Labour broker judgment will 'not affect' cleaners‚ security staff
Outsourced cleaners and security guards’ lives are not about to change dramatically after a Constitutional Court ruling on labour brokers.
The country’s apex court ruled last Thursday that workers earning under R205‚433 a year‚ provided by labour brokers to companies‚ should not be regarded as temporary workers after three months. This means they become permanent employees with job security from month four.
The case‚ brought by union Numsa against a labour broker company‚ made 22 employees permanent at a shelving company. Some unions said the ruling signalled the end of labour broking.
But lawyers and the temporary employment services (TES) industry disagree.
Multiple companies from the labour broking industry‚ which employs about one million people‚ believe the industry will continue to exist.
What the judgment means
Legal firm Cliffe Dekker Hofmeyr said: "Whilst the court does not ban labour broking in its entirety; it aims to ensure that the provision of temporary services is truly temporary. Part of this protection entails that placed employees are fully integrated into the workplace as employees of the client after the three-month period."
Lawyer Craig Kirchmann‚ who was involved the case for the Confederation of Associations in the Private Employment Sector (CAPES) said: "The Constitutional Court ruling changes very little. It merely confirms that after three months employees have labour relation rights against the client (where they work). Ordinarily‚ the labour broker will remain the employer of the placed worker in terms of contract."
Kirchmann said many companies would keep labour brokers to deal with human resources issues.
"If the labour broker‚ by agreement‚ falls out the picture‚ then the client will have to ensure that it has the necessary manpower and skills to deal with the management of the employees‚ all human resources related matters‚ payroll administration‚ up-skilling ability and the like. These are services generally rendered by the labour broker. There is a direct cost to the client/employer to ensure that such skills are available. Even then‚ labour brokers are specialists and generally perform such tasks better."
Kirchmann‚ speaking on the way unions viewed the judgment‚ said: "It is sad and unfortunate that unions are misconstruing the judgment. Labour representatives are suggesting that the judgment takes labour brokers out the picture after three months and hence it will be the end of the labour broking industry. This is clearly incorrect."
"The Constitutional Court has made it clear that labour brokers remain involved in a ‘triangular’ relationship … An objective assessment of the judgment reveals many positives for the industry and accordingly when disinformation is seen for what it is‚ the role of labour brokers will be appreciated."
Why cleaners and security guards are not all about to be insourced
Contrary to popular belief‚ outsourced cleaners and security guards are not seen as temporary employment services or staff provided by labour brokers‚ but are known as independent contractors‚ who are treated differently in the Labour Relations Act.
Kirchmann explained: "Ordinarily‚ cleaning and security staff are not labour broker employees. They are normally employees of outsourced companies which render a service (and do not supply placed workers to work directly for the client). The … judgment does not impact upon independent contractors such as security and/or cleaning companies."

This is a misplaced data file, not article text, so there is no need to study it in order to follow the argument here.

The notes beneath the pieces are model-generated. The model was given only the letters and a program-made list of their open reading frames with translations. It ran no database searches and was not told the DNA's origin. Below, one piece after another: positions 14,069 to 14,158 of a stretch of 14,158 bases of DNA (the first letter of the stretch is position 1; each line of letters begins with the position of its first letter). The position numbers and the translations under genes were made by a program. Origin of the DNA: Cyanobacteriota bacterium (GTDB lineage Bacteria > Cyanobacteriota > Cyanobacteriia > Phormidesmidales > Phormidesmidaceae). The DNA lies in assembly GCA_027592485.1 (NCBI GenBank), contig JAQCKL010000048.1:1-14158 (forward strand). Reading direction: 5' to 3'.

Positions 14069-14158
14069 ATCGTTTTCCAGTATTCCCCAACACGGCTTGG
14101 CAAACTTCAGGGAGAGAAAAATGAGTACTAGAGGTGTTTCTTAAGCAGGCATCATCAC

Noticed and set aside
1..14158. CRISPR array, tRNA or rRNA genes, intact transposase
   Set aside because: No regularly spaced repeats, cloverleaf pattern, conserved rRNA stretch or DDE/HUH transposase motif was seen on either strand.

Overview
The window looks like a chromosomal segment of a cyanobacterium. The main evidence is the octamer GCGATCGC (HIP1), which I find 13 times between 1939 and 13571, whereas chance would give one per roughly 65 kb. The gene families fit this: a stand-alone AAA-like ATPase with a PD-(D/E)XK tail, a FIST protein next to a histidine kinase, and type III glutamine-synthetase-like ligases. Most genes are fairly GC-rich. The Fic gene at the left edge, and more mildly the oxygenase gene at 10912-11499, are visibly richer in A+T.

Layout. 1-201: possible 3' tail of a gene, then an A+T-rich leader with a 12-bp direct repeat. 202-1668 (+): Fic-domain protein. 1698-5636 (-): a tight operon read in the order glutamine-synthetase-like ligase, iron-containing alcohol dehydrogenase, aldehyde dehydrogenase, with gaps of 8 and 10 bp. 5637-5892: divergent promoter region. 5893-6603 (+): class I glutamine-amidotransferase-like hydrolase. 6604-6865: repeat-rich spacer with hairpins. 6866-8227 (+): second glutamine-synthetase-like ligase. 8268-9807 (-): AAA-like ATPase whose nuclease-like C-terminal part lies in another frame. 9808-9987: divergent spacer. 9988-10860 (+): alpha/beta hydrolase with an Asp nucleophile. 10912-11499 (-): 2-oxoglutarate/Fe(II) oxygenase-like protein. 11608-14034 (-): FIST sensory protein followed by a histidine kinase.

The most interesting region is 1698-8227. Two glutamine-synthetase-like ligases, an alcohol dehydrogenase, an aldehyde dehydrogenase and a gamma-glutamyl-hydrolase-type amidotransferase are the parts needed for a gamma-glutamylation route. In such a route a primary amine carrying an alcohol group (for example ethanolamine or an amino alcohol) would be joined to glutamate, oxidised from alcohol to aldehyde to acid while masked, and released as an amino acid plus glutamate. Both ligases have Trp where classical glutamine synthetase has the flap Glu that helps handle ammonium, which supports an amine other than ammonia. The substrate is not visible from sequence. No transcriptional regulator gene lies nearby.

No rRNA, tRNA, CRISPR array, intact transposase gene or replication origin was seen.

Gavin Mulvenna from Kusile labour brokers said: "Genuine independent contracting arrangements‚ like often the case in the provision of cleaning and security services‚ remain unaffected and are not‚ as some may think‚ now required to be ‘insourced’. An independent contractor and a Temporary Employment Service are not the same thing and are treated differently in law … An independent contractor is specifically excluded from the definition of ‘employee’ per Section 213 of the Labour Relations Act."
Mulvenna explained further: "A temporary employee service procures and supplies labour for a fee. The independent contractor is not under my control as to how the work is done – all I want is the result. Conversely‚ persons supplied by a temporary employment service to the client‚ are under the control of the client – in respect of both what is done and how it is done."
Does the judgment say labour broking will end?
No. It says the "triangular relationship" between brokers‚ their employees and the client continues.
Paragraph 75 in the judgment states that: "This is not a transfer to a new employment relationship but rather a change in the statutory attribution of responsibility as employer within the same triangular employment relationship. The triangular relationship then continues for as long as the commercial contract between the TES and the client remains in force and requires the TES to remunerate the workers."
Adcorp Holdings‚ which provides such services‚ explained what that meant. "This confirms that the temporary employment services companies remain involved after the three-month period and that there is not a transfer of the employment relationship but rather a continuation of the triangular relationship between the TES and the client."
Legal firm Cliffe Dekker Hofmeyr said: "This triangular relationship then continues for as long as the commercial contract between the Temporary Employment Services (TES) and the client remains in force and requires the TES to remunerate the workers."